An Anchorage man facing a criminal charge over his hobby of finding and recovering stolen vehicles has reached a plea agreement with prosecutors.
Although the deal, reached last week, brings his 19-month court battle to an end, he says it also takes aim at his crime fighting.
Floyd Hall, 54, spends much of his free time searching for stolen vehicles as part of a loosely defined group of vehicle recoverers who call themselves the “A Team." They rely on public tips gathered from a network of social media groups.
In August 2017, Hall’s activities put him on the wrong side of the law when an alleged high-speed chase involving a stolen truck he was pursuing brought him one count of reckless driving.
Rather than accept the misdemeanor charge, Hall — who said he was following, not chasing, the truck — waged battle in the courts for 19 months before reluctantly agreeing to a plea deal Tuesday.
“I think people have the right to maintain a safe and civil society,” said Hall’s pro bono attorney, Joshua Fink. “Police don’t have the exclusive right to that.”
With his reckless driving charge downgraded to one count of reckless endangerment, Hall’s final penalty shakes out to 30 days in jail with 30 days suspended — which, in practice, means no jail time at all — and a $1,000 fine with $500 suspended.
That means if he commits another jailable offense, he’ll be on the hook for the other $500. The seasonally employed snowplow driver will have three years to pay the fine.
The agreement would also dismiss a vehicle-tampering charge from an unrelated case. A judge must still approve the deal.
There’s a caveat, though: He has to stop chasing stolen vehicles.
The wording of the agreement is key, said Fink. Originally, prosecutors requested that Hall not be allowed to “chase, follow or otherwise pursue” suspected stolen vehicles during his three-year probation, but when Fink rejected that offer, prosecutors scaled it back to just “chasing.”
The difference, Fink said, is the “high rate of speed.”
The plea deal isn’t likely to have much of an impact on the A Team’s activities, since most of their recovery operations don’t require them to follow, much less chase, a stolen vehicle, Hall said.
Still, Hall is keenly aware of the scrutiny the deal places him under, even if he has no intention of ceasing his crime-fighting efforts.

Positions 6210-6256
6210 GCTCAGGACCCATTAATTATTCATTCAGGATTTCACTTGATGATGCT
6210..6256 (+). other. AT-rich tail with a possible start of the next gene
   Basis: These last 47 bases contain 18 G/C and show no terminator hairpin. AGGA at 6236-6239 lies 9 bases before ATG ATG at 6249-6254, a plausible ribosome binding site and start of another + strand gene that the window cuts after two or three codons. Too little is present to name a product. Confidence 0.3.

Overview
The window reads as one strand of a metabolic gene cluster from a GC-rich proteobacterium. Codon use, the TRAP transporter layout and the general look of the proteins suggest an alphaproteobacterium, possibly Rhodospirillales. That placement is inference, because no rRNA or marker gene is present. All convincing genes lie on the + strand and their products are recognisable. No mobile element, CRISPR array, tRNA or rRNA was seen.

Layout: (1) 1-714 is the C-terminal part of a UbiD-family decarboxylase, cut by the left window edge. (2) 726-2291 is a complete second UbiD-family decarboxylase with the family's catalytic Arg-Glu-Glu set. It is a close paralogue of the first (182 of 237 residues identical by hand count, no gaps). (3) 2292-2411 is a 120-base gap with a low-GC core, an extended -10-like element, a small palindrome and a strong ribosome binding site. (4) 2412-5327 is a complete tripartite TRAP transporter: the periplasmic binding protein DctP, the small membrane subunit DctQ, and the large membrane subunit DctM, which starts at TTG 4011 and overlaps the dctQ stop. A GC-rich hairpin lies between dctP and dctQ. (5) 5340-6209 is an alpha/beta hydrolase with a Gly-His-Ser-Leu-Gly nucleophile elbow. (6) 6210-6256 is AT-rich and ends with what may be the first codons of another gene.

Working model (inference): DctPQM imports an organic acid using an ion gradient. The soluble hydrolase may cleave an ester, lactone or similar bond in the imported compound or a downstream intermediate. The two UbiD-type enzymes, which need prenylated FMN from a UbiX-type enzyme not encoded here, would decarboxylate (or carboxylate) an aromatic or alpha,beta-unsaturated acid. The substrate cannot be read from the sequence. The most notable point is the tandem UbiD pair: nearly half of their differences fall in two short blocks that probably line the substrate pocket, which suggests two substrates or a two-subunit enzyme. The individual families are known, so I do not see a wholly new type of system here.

“It’s a burden off my shoulders in a way, but for three years I sort of have to dot my i’s and cross my t’s,” he said.
The way Hall tells it, he was “bullied” into accepting the plea agreement. Not agreeing to the deal would have meant an additional two counts of reckless endangerment added to his existing reckless driving charge, his attorney said.
Still, Hall said he felt the court battle had gone on long enough.
“I just decided to end it, get it over with,” he said. "Why waste taxpayers’ money more?”
Jennifer Ivers, the municipal attorney prosecuting Hall’s case, declined to comment on the agreement, saying she isn’t allowed to discuss open cases.
Capt. Sean Case, the commander of the patrol division for the Anchorage Police Department, said that while the agency appreciates information from the public and regularly partners with community watch groups, it draws a line when citizens might harm themselves.
“You don’t know (a suspect’s) criminal history, you don’t know how violent they are, you don’t know if they’re armed,” Case said.
While officers don’t go out and search specifically for individual stolen vehicles, they do run vehicle information through a statewide database while they are doing patrols, Case said.
Most vehicles are recovered this way, he said. Very few are recovered because of tips from the public.
Anchorage police report a steady drop in monthly vehicle thefts since the beginning of 2018, to a nearly four-year low of 116 in February.
Case attributes the decline largely to staffing increases. APD has added more than 40 patrol officers and four property crime detectives within the past three years, he said.
The A Team has broached the possibility of a partnership with police, Hall said, but nothing came of it.
"I would hope that the city would be more cooperative with citizen groups that are fighting crime,” said Fink.